In the Internet age, estate planning isn’t just about making a will or setting up a trust. You probably have digital assets stored only in the cloud that are part of your estate. After you pass away, executors or family members will need to access those assets to distribute them to heirs.
How Can Heirs Gain Access to Digital Assets?
Digital assets come in many forms these days. You might own the following:
- Online bank accounts with banks that have no brick-and-mortar branches
- Retirement accounts through online brokerages
- Websites, forums, or online accounts with monetary value
- Publications and intellectual property stored only online
- Bitcoin or other alternative currencies
These assets have value and should be distributed to your heirs after your death. But gaining access to and transferring ownership of the assets could be a headache.
In Illinois, executors can use the Uniform Fiduciary Access to Digital Assets Act to access electronic records on behalf of a deceased person. However, the person must have specifically stated in a will, power of attorney, or other estate planning document that the executor could access these accounts. Or the person needed to fill out a form on each company’s website to allow another person access.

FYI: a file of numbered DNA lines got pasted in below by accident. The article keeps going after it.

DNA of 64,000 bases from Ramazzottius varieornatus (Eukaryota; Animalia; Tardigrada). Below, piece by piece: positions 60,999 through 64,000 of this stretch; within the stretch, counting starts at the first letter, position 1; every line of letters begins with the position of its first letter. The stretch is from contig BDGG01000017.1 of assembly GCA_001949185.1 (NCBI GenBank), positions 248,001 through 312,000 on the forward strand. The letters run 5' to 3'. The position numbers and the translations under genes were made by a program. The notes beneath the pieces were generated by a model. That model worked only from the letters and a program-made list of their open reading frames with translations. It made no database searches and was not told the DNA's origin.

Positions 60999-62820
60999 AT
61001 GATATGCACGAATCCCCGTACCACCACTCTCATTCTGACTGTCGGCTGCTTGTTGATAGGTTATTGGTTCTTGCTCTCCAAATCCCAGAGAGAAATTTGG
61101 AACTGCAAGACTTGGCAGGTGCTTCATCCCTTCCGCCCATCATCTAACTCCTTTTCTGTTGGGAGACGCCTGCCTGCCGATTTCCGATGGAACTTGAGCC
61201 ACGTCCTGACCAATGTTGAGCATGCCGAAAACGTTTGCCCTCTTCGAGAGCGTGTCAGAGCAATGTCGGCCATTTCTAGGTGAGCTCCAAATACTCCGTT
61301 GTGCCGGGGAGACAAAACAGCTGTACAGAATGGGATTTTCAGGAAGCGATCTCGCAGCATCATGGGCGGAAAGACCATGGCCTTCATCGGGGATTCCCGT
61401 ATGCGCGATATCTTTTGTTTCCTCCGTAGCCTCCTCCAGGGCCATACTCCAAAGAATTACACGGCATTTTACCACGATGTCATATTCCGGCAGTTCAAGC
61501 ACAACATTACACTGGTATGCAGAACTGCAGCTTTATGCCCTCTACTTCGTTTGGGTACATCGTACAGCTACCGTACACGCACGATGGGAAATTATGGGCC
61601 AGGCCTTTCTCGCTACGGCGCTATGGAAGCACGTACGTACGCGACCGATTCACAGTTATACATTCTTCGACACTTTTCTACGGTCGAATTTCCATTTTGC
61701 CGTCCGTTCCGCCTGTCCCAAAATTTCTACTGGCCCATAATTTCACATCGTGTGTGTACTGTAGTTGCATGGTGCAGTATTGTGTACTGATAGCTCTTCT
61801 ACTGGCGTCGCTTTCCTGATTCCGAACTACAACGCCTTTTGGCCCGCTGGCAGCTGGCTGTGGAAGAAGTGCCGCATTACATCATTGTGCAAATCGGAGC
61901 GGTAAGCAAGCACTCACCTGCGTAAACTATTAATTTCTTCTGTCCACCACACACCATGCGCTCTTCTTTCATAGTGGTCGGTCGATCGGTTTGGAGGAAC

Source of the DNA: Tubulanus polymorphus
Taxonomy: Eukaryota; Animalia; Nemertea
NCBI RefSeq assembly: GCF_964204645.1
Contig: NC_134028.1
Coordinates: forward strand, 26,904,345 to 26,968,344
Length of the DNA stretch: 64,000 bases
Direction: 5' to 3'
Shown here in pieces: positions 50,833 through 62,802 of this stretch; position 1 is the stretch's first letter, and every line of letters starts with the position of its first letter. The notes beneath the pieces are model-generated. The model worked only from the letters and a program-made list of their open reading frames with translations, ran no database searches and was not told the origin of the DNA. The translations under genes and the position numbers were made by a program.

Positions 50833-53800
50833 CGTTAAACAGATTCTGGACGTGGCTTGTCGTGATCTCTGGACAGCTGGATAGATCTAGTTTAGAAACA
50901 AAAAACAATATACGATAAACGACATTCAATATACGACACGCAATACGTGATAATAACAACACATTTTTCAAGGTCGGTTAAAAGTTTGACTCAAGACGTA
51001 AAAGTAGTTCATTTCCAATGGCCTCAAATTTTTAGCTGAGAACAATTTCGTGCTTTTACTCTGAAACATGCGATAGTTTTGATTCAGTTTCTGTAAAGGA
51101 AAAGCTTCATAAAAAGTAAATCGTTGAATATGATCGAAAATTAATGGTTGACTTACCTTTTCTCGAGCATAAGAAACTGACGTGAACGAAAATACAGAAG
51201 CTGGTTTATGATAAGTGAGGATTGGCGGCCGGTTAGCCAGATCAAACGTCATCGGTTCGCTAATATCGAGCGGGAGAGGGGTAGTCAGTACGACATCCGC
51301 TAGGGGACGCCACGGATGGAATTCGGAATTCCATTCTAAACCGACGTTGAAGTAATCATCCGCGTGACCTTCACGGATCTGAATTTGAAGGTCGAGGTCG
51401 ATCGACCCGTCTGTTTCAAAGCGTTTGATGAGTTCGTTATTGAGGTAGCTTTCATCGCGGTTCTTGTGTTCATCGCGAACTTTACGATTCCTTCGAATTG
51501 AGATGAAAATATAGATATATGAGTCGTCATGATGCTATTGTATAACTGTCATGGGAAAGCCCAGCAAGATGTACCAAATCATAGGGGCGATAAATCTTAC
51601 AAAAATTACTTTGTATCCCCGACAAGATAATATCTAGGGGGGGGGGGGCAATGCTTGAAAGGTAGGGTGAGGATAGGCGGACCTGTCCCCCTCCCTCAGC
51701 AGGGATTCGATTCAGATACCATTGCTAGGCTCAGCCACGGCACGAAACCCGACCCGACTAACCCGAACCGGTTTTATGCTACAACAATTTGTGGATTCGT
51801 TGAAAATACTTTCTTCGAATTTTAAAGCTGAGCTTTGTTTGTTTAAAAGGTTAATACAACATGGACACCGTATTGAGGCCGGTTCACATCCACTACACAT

Further, you should place a list of your accounts, usernames, and passwords in a place accessible by your executor or family members. This might be in your safe deposit box or with the lawyer who has a copy of your will.
Distributing Digital Assets
States have begun passing a variety of laws beyond the Uniform Fiduciary Access to Digital Assets Act to govern distribution of digital assets. For example, laws may govern how to determine the value of a particular asset (often the fair market value on the owner’s date of death). These laws help the executor properly gather and distribute all digital assets as part of the probate process.
To change accountholders on online digital asset accounts, the executor might need to spend hours on the phone contacting online companies or jump through hoops such as filling out forms. The heirs even may need to invoke intellectual property laws to gain ownership of digital assets. In short, distributing digital assets can be complicated and time-consuming.
Want to start planning your estate? Local attorney Andrew Szocka, Esq. provides thorough and speedy estate planning help in the Chicagoland area. To schedule a free initial consultation, visit the Law Office of Andrew Szocka, P.C. online or call the office at (815) 455-8430.